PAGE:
He would not take a DNA test for me.  He wouldn’t even talk about it really.  I could sense that it wasn’t worth pushing and so I let my long-sought dream slip through my fingers and I focused on what he would give me – a bit of his time, bits of information.

It was a really nice visit.  Vince is very quiet.  Very gentle.  Very organized and orderly and clearly likes things to be neat and calm and peaceful.  As I sat there I had to really concentrate to see that man I knew from old photographs.  But he was there.  His dark eyes were intently focused on me as we spoke.  I knew with absolute certainty that there was no way he and my Grandma could have made their marriage work.  They could not be more different.  I also felt a sense that he and Dena had very carefully constructed their world to protect them from past hurts.  And here I was opening old wounds.  But he let me.

It took a lot of courage for me to fight my way to his doorstep.  But I feel a sense of peace now that was worth every bit of my effort.

I will likely never see Vince again.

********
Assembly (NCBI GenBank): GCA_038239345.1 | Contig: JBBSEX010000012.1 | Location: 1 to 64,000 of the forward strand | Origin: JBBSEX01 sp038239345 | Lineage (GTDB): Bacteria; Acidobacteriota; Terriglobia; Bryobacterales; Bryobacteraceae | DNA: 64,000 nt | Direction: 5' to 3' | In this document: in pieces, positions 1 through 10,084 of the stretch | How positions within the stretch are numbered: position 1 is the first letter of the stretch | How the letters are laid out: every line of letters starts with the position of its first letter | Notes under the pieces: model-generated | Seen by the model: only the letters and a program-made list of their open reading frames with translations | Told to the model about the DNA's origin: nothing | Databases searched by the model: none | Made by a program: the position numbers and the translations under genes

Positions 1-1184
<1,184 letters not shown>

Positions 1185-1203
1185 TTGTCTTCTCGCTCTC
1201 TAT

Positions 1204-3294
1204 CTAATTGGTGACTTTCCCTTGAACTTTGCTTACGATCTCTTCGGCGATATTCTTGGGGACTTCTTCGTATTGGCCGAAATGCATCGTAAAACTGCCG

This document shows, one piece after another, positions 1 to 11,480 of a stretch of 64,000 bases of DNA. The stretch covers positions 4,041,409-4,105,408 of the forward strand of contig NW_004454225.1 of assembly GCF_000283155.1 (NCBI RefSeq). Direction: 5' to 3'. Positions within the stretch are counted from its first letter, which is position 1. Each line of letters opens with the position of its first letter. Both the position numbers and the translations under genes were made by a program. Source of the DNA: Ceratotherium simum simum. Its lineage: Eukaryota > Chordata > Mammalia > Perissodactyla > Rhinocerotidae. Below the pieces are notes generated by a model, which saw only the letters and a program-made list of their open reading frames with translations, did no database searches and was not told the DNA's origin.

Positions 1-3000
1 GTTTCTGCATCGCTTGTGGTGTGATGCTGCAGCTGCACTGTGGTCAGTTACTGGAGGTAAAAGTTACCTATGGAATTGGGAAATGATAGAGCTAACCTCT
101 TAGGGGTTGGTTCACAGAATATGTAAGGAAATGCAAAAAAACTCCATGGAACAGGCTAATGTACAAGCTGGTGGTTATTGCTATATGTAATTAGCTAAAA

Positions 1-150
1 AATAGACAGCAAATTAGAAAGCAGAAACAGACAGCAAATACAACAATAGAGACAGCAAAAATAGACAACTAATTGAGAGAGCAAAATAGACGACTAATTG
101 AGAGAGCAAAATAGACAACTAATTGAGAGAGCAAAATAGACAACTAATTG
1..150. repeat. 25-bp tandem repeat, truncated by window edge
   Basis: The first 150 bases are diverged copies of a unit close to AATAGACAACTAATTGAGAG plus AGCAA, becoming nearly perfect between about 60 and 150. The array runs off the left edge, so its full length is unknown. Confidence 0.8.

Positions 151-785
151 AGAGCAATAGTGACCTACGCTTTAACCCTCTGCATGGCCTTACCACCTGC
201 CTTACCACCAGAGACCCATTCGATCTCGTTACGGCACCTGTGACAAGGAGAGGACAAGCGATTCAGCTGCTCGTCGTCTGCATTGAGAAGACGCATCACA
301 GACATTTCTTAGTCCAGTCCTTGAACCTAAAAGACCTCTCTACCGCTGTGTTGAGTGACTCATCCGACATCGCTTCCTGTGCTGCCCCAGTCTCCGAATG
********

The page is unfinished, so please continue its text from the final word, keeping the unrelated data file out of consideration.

And that is okay.

I will probably still call him Vince.  But describing him as my grandfather as I type is becoming less and less uncomfortable each time.  I may always think of him as Vince, but after last week, I think I will be okay with also thinking of him as my grandfather.

The moment that will stay with me until I leave this life is the moment he spread his arm wide, inviting my teenager into his embrace for a photo.  Vince squeezed and jostled my son a bit, just like my Uncle does.  My son smiled.  And then we all stood together for a few pictures.

 

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It turns out 6-year-olds also don’t view a moment like this as important.  No real smiles from my little darling, but this photo is a treasure anyway.

 

I can’t possibly heal the deep wounds of the past.  But last Tuesday I accomplished something that I hope will open a way for Vince’s posterity to know just a little bit about him.  To think of him as more than just the man who left.

I hope I built a bridge of sorts.

I hope.

 

 

 


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Photograph Showcase: Cool Uncle Dan

 

COSTELLO, Dan, June 1957 in Cheney

Daniel Ramon Costello, June 1957, Cheney